Tipping the Balance
The castle itself and its catacombs housed the Rivenroar family (living and deceased) long ago. Some other local families of note used the catacombs as a place of interment as well. These families and the Rivenroars had more than one thing in common, but now only those who know what they’re looking at as they journey through the catacombs can figure it out. Now the castle and the catacombs house a much different set of inhabitants than those who built it long ago might have envisioned.
The Rivenroar catacombs were constructed over the course of only about a decade, so its architecture is remarkably consistent.
Doors: None of the doors lock, though all have simple sliding latches accessible on both sides. They exist merely for the privacy of those visiting their ancestors—the countermeasures against grave robbers are more lethal. The doors swing in both directions, and they baffle sound better than most doors.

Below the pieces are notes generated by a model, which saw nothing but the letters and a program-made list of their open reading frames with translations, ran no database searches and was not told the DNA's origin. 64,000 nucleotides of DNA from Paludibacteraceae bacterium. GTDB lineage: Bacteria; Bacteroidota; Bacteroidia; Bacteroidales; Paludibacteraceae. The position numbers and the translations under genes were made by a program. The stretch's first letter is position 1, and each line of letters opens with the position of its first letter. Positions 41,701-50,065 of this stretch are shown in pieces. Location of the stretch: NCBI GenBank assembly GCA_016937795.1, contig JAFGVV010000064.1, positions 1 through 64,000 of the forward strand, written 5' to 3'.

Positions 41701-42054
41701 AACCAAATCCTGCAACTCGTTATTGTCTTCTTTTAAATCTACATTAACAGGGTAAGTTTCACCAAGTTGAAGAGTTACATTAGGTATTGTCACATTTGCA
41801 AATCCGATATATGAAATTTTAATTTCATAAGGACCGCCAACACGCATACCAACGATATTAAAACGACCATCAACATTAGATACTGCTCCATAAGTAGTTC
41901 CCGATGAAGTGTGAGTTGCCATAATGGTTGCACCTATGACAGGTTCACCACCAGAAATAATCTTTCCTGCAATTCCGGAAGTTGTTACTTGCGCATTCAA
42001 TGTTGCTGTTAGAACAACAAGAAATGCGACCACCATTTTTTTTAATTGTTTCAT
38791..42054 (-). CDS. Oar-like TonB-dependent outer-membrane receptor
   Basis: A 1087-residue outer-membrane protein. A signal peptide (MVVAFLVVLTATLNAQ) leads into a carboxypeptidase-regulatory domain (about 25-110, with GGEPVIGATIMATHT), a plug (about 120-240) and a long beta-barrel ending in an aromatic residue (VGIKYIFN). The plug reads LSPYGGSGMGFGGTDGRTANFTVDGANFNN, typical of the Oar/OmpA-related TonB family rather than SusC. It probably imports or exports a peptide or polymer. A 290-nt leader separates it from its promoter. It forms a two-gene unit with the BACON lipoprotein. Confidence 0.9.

Floors: The floors are made of flagstone—slightly slippery because the catacombs are damp, but not dangerous.
Ceilings: Thick wooden beams hold up the ceilings. Most are 10 feet off the ground at the walls and 15 feet high at the center of the room.
Sarcophagi: Many of the rooms have stone sarcophagi. Most have a family name engraved on them and year of death that indicates they were buried about 300 years ago. Some have a likeness of the deceased carved into the lid, while others have abstract designs. The skeleton inside each sarcophagus is moldy due to the damp, and most burial garb has long since rotted away.
Alcoves: Niches in the walls are another common burial technique here in the catacombs. The skeletons are in the same bad condition as the ones in the sarcophagus. Each alcove goes 2 to 3 feet into the wall. Sometimes a section of wall has three alcoves (high, middle, and low).
Stairs: Other than the iron spiral staircase between rooms 8 and 9, all the stairs are made of flagstone.